Note: Included cases are from November 11, 2017 through December 10, 2017.
Governmental Immunity: City of San Antonio v. Torres, No. 04-17-00309-CV, 2017 WL 5472537 (Tex. App.—San Antonio Nov. 15, 2017) (mem. op.). This case involves a collision between a City of San Antonio police vehicle and a truck containing passengers Patrick Torres and Johnnie Dears (collectively referred to as Torres).
Torres’ truck was struck by a city police vehicle being operated without emergency lights or sirens activated. The police officer failed to heed the stop sign at an intersection, resulting in the collision. Torres sued the city for personal injury damages, alleging that the officer negligently caused the collision. The city filed a plea to the jurisdiction asserting its governmental immunity. The city argued that the officer was responding to an emergency situation, his actions were in compliance with the applicable statute and ordinances, and he did not act with conscious indifference or reckless disregard for the safety of others. The trial court denied the city’s plea to the jurisdiction, and the city filed this interlocutory appeal.
In its appeal, the city argues: (1) Torres failed to plead facts demonstrating jurisdiction exists; (2) the city presented sufficient evidence to support its plea that the officer was in compliance with the applicable statute and ordinances and did not act with conscious indifference or reckless disregard for the safety of others; and (3) Torres failed to present evidence raising a fact issue regarding the jurisdictional facts.
The court of appeals analyzed the city’s three arguments, concluding that Torres did state a claim against the city arising from the employee’s driving with reckless disregard for the safety of others. The court pointed out that the Third Amended Petition alleged that the officer “drove inattentively, failed to keep a proper lookout, failed to control his speed, failed to heed a stop sign, and failed to operate his vehicle with appropriate regard for the safety of others.” Because the court must liberally construe the pleadings, the court concluded that Torres did state a claim.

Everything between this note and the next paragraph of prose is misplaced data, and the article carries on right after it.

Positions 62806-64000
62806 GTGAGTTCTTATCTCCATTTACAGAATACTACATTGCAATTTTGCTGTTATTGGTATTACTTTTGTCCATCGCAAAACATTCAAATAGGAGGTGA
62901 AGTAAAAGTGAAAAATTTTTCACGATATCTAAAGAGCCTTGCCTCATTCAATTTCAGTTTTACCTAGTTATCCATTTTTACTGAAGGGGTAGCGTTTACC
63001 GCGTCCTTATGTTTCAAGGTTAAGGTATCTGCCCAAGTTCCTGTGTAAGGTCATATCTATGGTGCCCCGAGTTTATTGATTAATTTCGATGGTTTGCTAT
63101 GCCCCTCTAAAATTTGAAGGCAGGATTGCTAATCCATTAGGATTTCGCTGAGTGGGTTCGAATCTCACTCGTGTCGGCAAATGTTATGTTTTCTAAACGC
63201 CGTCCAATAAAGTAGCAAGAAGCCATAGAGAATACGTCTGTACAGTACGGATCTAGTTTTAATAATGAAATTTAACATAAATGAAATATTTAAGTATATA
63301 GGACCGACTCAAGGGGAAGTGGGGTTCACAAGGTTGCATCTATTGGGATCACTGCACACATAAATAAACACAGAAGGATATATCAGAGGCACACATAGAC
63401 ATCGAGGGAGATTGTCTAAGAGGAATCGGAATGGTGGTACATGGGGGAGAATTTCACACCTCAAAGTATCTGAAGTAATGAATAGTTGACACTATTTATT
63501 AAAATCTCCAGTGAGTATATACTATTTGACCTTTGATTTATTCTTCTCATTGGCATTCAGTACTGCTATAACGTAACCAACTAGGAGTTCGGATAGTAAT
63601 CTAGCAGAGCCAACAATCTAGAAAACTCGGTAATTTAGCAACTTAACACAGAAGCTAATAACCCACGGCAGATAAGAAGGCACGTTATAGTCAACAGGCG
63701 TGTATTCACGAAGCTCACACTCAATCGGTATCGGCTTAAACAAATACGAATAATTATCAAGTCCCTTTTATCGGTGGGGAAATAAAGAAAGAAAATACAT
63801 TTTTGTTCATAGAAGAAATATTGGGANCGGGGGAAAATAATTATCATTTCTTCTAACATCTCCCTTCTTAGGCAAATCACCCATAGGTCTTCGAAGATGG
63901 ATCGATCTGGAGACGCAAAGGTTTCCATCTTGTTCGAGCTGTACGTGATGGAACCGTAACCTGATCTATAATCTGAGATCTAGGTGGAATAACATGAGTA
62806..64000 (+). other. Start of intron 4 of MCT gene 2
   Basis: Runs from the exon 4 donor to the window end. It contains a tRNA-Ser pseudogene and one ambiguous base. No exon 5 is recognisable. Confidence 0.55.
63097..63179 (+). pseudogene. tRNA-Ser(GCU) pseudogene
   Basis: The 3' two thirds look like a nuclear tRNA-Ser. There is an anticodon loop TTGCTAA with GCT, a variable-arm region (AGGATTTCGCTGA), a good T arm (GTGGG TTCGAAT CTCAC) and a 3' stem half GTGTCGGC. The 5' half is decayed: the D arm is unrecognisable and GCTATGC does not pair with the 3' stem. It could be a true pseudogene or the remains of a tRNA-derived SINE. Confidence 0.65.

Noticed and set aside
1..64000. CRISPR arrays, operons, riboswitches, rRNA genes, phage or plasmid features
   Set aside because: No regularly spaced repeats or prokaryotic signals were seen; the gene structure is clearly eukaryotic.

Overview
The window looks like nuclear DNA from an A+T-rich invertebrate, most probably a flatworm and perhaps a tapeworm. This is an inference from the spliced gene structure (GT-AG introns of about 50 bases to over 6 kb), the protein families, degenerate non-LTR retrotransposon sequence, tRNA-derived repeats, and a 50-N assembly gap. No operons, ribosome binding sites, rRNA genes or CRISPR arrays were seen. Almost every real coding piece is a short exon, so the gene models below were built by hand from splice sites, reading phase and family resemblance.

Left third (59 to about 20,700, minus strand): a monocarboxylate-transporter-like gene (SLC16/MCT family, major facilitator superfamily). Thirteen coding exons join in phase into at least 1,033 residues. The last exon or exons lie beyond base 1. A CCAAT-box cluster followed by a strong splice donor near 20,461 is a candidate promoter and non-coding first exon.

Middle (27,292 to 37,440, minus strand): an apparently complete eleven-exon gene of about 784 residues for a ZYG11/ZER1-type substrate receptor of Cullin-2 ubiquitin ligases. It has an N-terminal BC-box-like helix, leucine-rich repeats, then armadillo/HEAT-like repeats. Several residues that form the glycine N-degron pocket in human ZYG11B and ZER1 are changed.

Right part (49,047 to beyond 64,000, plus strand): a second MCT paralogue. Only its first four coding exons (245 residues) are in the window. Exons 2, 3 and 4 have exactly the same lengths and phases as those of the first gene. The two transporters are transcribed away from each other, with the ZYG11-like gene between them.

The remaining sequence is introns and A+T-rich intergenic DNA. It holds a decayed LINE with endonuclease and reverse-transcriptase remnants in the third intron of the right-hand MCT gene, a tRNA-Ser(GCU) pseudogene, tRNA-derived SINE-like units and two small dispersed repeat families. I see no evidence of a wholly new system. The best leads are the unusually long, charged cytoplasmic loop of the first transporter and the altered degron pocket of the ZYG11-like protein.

The city provided an affidavit from the officer on the evidence, along with a deposition and the incident crash information. The court pointed out that the city did not present evidence that the officer “looked for oncoming traffic at the intersection or that he took any other action to determine whether slowing down was necessary to protect the safety of others.” Without this evidence, the court concluded that the city’s evidence was insufficient to establish that the officer complied with the law and ordinances applicable to an emergency situation. The court also concluded that the evidence presented contained no facts demonstrating the officer identified or considered any possible risks to the safety of others. Taken together, the city’s evidence failed to establish the applicability of the emergency exception to waiver of immunity in Section 101.055(2) of the Texas Tort Claims Act.